END7 donations go a long way, especially since 100 percent of donations made go directly to NTD treatment programs in Asia, Africa and Latin America and the Caribbean, the regions with the largest NTD burdens.
This money helps train the community health workers that deliver the NTD medicine to communities, fund educational materials that teach kids how to prevent NTDs, support the delivery of NTD medicine to remote areas, provide clean water to communities and strengthen these country’s abilities to help their own people who suffer daily from NTDs.
These parasitic and bacterial diseases infect 1.4 billion people worldwide, causing unnecessary suffering and trapping families in poverty.
Dedicated partners, including ministries of health and education, governments, regional institutions like the END7 campaign – work hard to support countries around the world that are plagued by NTDs. seventy-four countries in Africa, Asia and Latin America have already developed plans to control and eliminate NTDs. But often these countries lack the money or resources necessary to carry out their plans year after year.
Together, we’re making real progress. Because of the dedicated support of people like you, girls like Pwint Yamone-Thin are healthy, active and free of NTDs; Kids like Neema and Fatuma Kahindi have a brighter future.
See the projects END7 donations supported and the impact they’re are making on the lives of those who needlessly suffer from NTDs.
While we’ve done so much together, we must continue to support those suffering from NTDs. By donating to END7 today, you’ll ensure that more children around the world live happy and healthy lives. Your support means that governments around the world can continue to provide NTD treatment to their most vulnerable populations – and end NTDs once and for all. Donate now.
When I arrived at Escuela Pedro Nufio, a school in Choluteca, Honduras, I saw hundreds of healthy kids eagerly raising their hands in class, laughing with their teachers and playing outside with their friends.
These kids were happy and healthy thanks to Honduras’ commitment to end neglected tropical diseases (NTDs) – an effort supported by Honduras’ Ministries of Health and Education, the Pan American Health Organization (PAHO), the World Food Program, several NGOs, and last but not least, hundreds of END7 supporters who made generous donations on behalf of the 2.5 million children suffering from NTDs in Honduras.
In 2012, Honduras became the first country in Latin America to launch a national plan to control and eliminate NTDs. Since then, the country has scaled up its national deworming campaign, and this past year, 1,051,659 children in 11,576 schools were treated for NTDs.
But Honduras’ deworming campaign is about more than just NTD treatment. Access to clean water and sanitation, and NTD education and prevention are also important parts of the country’s integrated program. To answer this need, END7 supporters provided clean water to 100,461 people by purchasing and installing water treatment equipment in the municipalities of Marcovia and El Triunfo. END7 donors also funded the training of school children, teachers, and communities on parasitic worms and the importance of hand washing.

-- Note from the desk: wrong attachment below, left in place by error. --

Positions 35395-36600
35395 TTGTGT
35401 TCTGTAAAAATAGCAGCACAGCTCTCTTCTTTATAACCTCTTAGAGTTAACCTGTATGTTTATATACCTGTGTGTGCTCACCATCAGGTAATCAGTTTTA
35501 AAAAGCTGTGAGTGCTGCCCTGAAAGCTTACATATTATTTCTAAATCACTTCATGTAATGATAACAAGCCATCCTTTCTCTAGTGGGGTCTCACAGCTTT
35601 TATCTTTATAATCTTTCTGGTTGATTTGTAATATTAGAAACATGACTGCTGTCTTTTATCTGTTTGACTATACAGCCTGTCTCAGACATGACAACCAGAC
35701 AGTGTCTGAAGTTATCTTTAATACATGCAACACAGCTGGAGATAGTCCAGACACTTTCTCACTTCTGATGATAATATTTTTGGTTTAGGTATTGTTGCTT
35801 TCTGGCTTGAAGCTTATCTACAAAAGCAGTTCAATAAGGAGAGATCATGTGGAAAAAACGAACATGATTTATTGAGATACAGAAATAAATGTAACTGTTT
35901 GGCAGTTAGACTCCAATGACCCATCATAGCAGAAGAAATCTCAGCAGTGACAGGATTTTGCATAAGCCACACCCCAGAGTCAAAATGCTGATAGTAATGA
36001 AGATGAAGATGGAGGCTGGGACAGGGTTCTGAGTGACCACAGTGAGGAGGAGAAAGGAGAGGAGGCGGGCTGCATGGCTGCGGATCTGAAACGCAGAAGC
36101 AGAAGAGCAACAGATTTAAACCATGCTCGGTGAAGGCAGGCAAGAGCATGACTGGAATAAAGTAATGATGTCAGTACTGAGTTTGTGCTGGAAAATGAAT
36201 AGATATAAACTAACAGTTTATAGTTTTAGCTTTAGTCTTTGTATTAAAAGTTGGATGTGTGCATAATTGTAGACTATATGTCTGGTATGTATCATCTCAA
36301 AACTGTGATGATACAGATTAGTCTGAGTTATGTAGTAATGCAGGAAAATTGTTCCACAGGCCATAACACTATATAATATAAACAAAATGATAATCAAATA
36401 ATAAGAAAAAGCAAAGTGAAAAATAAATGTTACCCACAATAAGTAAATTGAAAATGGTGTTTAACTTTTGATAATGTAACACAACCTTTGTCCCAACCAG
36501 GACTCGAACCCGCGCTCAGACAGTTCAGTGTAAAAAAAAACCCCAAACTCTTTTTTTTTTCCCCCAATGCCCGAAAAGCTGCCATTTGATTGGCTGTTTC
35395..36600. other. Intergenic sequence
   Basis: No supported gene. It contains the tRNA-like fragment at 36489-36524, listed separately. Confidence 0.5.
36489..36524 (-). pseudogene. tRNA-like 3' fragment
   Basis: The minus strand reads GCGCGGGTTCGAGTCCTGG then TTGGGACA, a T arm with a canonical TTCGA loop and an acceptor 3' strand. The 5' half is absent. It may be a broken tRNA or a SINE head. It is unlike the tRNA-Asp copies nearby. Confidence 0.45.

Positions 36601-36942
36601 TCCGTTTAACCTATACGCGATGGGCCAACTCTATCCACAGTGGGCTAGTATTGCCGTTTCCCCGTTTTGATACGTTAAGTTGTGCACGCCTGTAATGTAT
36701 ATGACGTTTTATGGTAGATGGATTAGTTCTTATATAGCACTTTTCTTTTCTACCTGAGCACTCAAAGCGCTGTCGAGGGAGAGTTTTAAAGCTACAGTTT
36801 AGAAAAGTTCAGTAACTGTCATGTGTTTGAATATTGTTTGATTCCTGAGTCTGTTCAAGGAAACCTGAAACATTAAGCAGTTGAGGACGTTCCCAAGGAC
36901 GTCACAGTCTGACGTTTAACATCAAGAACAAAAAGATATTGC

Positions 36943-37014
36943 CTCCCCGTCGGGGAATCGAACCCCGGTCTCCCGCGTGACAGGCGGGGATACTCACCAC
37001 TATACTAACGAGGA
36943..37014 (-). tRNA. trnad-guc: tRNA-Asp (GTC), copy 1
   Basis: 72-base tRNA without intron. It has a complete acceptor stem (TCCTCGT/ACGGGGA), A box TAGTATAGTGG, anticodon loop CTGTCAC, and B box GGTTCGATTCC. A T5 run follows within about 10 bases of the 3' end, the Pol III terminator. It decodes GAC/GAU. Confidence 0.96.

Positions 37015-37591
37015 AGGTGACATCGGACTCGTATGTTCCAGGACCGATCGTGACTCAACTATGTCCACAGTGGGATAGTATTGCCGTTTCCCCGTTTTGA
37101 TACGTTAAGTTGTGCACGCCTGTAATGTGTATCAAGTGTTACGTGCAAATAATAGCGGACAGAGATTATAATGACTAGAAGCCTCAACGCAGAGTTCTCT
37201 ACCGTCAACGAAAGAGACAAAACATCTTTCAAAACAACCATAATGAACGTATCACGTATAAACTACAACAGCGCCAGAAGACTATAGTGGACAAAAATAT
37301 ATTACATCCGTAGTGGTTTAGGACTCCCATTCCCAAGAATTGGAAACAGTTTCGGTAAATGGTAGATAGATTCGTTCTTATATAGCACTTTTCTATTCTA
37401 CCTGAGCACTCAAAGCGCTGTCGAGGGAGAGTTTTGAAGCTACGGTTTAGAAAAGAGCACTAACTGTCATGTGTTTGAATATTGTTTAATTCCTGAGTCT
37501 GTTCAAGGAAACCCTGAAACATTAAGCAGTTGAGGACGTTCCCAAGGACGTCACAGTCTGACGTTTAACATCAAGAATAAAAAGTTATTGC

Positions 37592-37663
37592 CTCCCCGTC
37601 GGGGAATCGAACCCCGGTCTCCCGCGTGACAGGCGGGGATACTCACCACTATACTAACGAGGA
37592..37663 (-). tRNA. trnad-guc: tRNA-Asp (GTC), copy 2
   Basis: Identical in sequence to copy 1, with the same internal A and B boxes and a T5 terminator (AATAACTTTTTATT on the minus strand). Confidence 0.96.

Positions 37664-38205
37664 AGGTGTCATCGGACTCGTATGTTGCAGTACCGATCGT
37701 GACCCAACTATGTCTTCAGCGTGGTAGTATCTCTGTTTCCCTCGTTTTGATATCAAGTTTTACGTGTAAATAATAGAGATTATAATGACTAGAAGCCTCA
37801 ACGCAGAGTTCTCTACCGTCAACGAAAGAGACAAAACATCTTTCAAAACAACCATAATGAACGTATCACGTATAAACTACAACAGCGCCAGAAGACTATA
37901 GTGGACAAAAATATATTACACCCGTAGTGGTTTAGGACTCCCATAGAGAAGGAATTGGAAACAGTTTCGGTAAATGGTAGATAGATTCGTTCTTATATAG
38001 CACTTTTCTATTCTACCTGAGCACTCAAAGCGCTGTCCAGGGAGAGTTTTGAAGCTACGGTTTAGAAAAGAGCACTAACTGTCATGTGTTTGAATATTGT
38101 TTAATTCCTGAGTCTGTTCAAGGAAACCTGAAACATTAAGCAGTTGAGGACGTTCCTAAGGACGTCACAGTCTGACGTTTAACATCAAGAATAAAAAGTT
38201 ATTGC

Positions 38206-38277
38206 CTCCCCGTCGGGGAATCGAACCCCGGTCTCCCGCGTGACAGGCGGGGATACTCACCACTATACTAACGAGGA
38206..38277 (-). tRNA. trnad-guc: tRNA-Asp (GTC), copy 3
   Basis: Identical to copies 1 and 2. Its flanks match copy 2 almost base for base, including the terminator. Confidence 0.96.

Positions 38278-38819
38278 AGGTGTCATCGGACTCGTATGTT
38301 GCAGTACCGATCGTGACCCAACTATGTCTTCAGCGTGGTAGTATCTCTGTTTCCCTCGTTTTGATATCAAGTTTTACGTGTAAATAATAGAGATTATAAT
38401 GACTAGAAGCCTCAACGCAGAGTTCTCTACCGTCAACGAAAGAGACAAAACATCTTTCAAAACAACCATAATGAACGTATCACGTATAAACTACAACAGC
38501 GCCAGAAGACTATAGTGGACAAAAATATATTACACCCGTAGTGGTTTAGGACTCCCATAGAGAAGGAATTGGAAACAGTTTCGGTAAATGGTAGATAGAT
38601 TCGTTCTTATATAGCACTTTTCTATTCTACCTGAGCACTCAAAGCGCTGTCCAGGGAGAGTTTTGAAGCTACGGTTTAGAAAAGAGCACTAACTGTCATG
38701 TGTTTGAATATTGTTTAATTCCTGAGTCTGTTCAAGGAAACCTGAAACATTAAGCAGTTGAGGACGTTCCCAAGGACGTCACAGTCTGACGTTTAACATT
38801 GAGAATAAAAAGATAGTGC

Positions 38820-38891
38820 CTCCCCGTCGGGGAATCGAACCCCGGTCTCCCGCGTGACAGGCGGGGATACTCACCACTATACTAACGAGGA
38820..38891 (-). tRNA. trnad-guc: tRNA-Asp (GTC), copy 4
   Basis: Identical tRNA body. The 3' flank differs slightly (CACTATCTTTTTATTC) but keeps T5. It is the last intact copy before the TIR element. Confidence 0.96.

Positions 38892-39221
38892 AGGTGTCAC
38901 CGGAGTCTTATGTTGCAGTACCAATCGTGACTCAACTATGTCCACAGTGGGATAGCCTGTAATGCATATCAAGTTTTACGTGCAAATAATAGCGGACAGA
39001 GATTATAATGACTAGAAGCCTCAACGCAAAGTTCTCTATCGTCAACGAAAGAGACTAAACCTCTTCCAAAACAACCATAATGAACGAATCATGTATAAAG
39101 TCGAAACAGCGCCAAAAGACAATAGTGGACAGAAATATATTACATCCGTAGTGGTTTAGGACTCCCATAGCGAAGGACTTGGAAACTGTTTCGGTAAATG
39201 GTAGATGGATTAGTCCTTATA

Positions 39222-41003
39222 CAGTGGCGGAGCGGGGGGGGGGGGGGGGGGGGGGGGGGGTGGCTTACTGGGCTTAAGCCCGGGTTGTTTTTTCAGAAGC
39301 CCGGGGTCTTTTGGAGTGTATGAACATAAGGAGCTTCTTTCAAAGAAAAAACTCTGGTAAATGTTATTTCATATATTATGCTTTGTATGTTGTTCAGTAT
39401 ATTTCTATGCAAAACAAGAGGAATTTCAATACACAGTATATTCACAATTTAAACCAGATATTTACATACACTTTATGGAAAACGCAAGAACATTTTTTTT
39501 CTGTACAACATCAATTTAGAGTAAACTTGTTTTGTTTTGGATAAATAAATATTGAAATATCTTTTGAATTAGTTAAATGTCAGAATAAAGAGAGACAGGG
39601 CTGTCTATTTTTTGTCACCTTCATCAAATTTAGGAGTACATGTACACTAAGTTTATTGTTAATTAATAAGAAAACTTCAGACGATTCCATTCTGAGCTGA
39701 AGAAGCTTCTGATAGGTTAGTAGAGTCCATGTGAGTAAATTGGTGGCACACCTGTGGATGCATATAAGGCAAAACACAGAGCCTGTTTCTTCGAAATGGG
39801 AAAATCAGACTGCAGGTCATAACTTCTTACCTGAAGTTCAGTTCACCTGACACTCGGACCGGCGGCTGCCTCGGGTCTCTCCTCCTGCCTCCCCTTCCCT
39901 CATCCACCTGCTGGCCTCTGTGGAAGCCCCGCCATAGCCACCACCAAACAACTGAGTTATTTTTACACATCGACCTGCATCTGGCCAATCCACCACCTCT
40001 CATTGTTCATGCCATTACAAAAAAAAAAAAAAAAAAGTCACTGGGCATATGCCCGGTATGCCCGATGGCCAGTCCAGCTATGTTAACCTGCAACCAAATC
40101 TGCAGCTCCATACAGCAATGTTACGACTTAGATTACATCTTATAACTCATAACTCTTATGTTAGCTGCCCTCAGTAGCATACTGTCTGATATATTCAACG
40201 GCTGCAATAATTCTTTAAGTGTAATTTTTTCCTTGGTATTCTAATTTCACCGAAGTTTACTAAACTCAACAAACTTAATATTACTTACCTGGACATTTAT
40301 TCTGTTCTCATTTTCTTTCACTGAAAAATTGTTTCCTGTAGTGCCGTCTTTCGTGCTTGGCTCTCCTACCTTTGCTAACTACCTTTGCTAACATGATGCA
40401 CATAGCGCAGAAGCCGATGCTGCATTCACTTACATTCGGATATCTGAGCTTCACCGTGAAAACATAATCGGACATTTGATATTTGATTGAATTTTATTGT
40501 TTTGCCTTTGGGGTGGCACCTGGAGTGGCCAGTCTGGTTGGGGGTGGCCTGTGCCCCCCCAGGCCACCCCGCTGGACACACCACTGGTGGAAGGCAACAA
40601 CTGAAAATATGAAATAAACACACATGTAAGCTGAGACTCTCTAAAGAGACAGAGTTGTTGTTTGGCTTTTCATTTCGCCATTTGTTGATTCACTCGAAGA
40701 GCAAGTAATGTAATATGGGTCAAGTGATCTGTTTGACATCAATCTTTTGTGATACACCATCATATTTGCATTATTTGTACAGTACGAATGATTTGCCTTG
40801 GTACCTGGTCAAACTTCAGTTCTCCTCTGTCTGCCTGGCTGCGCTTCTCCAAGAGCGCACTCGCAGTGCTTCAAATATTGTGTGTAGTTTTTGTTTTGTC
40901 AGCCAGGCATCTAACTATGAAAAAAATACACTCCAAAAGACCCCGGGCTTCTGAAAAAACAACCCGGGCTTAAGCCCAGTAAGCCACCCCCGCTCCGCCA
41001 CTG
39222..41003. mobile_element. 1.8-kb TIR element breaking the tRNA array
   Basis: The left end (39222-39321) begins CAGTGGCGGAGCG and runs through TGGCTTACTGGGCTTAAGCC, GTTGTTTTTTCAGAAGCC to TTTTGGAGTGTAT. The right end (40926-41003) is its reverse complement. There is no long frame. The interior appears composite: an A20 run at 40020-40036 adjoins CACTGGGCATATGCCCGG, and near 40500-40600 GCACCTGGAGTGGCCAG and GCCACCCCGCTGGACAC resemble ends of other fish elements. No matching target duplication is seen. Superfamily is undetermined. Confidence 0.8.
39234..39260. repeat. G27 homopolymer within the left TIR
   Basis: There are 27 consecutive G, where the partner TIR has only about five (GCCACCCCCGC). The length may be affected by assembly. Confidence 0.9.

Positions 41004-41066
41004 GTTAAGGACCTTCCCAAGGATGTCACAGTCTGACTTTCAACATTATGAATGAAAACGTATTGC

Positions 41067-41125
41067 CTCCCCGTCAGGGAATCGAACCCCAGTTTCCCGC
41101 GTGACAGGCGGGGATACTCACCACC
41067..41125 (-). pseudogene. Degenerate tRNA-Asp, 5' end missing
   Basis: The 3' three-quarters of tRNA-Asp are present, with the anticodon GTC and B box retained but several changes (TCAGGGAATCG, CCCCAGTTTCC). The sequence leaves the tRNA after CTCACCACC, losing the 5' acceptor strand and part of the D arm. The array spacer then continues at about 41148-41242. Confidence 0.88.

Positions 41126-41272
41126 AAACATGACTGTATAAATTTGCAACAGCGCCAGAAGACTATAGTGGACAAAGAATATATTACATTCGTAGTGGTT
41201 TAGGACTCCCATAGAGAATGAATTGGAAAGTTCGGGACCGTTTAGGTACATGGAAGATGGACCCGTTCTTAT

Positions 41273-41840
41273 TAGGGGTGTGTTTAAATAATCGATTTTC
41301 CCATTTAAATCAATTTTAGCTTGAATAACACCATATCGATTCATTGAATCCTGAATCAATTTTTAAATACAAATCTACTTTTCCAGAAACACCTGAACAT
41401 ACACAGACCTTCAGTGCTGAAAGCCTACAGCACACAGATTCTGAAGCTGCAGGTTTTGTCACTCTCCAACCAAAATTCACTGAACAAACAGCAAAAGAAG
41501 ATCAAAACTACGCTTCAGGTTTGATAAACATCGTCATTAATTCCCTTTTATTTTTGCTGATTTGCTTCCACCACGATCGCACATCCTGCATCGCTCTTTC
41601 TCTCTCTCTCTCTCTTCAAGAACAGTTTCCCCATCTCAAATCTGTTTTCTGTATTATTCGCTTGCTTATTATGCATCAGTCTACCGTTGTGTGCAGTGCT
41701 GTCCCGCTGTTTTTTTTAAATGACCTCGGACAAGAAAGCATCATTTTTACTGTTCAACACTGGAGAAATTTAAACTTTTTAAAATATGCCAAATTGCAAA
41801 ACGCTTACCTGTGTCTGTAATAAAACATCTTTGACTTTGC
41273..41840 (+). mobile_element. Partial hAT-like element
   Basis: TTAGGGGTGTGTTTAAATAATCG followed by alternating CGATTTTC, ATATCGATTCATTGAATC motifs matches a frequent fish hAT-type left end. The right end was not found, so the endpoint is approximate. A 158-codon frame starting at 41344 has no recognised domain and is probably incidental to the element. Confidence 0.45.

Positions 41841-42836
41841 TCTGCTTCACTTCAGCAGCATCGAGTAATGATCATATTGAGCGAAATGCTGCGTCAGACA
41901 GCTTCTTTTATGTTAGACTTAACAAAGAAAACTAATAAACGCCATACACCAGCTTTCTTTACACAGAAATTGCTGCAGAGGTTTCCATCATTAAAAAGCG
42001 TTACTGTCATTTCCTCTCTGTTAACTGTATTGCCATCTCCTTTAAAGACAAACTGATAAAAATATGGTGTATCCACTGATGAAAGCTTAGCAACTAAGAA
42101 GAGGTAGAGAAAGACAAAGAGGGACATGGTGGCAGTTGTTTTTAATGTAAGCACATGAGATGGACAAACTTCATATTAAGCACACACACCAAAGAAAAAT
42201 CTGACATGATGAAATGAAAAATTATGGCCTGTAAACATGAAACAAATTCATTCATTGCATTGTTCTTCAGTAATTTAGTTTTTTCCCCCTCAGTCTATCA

After traveling to Honduras, I felt more optimistic than ever that we CAN control and eliminate NTDs. Honduras is making incredible strides against these diseases – and the health workers and teachers I met there are extremely passionate and committed to ending the suffering of their people.
To reach their end goal, Honduras is moving forward with eight department level operational plans and the training of personnel from each department on NTD control-related activities. However, Honduras still needs support to close their funding gap and reach all children at risk for NTDs.
The kids I met in Choluteca need to be treated annually to remain free of NTDs. Donate today to make sure these kids continue to smile, succeed in school and lie healthy lives.
Honduras is one of Latin America’s leaders in health and integration; their nation-wide effort to control and eliminate neglected tropical diseases (NTDs) draws upon the institutionalized infrastructure of the country’s national vaccination week activities, and works across multiple sectors to deworm as many children as possible throughout the country.
Honduras’ unique and successfully-integrated approach to fighting NTDs is highlighted in a recently published success story, click here to read in Spanish).The success story highlights one of the country’s pilot programs which dewormed children aged one four as part of the country’s vaccination week activities and scaled up to reach all preschool children at-risk, as well as Honduras’ efforts to deworm all school-aged children across the country.
In Honduras, 870,816 preschool children and 2 million school-age children are at risk for soil transmitted helminth infections (also known as intestinal worms). Intestinal worm infections are wide-spread and have a 50 percent prevalence rate in nearly half the country’s municipalities. These infections can cause severe anemia and contribute to pregnancy complications in women and severe malnutrition in children. NTDs also pose a threat to the development for endemic countries like Honduras by trapping the most vulnerable populations in cycles of poverty.